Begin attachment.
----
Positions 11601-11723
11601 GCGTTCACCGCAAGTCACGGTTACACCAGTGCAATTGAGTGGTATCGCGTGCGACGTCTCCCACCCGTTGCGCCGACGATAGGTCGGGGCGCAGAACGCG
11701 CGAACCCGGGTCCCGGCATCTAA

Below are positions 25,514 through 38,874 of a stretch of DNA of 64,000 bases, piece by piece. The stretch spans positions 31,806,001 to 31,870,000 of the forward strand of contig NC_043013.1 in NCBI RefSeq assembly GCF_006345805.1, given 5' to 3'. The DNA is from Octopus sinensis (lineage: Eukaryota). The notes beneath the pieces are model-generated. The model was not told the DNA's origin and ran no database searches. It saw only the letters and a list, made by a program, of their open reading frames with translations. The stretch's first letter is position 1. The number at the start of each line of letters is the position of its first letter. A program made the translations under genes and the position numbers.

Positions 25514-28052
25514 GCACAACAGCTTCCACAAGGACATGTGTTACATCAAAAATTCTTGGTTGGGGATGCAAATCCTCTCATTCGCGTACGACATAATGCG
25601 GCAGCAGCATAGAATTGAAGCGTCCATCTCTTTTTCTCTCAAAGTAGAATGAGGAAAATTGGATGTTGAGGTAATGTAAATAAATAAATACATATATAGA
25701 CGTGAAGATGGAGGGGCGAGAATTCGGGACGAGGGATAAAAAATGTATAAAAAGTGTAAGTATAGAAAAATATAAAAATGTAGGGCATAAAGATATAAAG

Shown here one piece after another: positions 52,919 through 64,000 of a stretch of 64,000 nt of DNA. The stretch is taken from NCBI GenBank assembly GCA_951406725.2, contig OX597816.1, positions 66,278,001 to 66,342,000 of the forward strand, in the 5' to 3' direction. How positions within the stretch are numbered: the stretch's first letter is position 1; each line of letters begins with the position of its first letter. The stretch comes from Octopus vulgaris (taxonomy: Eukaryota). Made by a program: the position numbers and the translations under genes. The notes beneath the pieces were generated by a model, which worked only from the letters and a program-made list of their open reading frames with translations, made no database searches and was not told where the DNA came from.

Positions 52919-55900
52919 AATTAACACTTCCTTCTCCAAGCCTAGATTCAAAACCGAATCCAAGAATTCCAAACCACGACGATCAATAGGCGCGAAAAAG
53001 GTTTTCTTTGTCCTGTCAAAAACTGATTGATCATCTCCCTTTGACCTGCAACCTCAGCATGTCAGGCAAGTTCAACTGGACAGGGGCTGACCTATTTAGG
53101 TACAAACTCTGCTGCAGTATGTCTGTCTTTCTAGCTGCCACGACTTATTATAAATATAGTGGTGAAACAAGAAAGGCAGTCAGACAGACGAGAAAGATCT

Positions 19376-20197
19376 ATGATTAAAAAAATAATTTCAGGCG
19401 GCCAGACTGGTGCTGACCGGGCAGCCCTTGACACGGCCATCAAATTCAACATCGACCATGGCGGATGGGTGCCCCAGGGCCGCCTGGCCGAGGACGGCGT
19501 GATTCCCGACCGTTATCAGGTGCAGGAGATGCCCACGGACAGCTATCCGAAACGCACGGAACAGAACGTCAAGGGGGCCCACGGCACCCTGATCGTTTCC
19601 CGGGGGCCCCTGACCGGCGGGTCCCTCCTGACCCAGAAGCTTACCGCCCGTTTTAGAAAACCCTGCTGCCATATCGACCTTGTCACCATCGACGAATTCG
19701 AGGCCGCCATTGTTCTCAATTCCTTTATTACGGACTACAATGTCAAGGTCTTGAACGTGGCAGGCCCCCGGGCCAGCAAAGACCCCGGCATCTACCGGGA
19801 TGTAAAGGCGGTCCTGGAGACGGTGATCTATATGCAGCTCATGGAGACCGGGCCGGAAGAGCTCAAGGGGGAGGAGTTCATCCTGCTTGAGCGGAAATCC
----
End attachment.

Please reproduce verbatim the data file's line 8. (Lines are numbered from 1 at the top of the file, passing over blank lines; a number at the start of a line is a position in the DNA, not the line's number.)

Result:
25701 CGTGAAGATGGAGGGGCGAGAATTCGGGACGAGGGATAAAAAATGTATAAAAAGTGTAAGTATAGAAAAATATAAAAATGTAGGGCATAAAGATATAAAG